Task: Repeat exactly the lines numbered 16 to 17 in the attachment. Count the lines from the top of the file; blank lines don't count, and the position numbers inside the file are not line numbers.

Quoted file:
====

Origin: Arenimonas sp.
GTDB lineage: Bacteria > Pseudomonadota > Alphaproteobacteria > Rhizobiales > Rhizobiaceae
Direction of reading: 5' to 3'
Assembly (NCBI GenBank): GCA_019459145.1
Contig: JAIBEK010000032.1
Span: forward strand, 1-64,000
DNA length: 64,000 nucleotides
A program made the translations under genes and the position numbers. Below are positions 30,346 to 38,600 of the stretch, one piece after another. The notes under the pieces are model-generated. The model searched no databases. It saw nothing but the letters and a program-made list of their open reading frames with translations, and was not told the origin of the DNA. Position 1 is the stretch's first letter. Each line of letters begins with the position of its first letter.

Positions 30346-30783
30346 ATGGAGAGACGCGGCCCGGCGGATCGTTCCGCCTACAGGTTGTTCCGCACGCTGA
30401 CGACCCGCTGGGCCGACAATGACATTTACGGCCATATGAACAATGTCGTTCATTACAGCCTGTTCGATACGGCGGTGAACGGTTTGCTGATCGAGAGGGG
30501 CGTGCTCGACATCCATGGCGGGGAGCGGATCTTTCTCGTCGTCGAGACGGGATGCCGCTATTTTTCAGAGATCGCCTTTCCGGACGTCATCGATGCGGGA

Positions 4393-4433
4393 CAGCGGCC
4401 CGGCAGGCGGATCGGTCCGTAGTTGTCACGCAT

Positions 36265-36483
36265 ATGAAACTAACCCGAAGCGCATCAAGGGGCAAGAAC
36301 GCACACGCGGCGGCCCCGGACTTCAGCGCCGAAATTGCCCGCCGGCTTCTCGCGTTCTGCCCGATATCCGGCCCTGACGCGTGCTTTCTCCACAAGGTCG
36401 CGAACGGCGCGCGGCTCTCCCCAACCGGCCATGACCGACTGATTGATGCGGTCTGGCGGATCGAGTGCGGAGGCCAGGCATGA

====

Positions 36265-36483
36265 ATGAAACTAACCCGAAGCGCATCAAGGGGCAAGAAC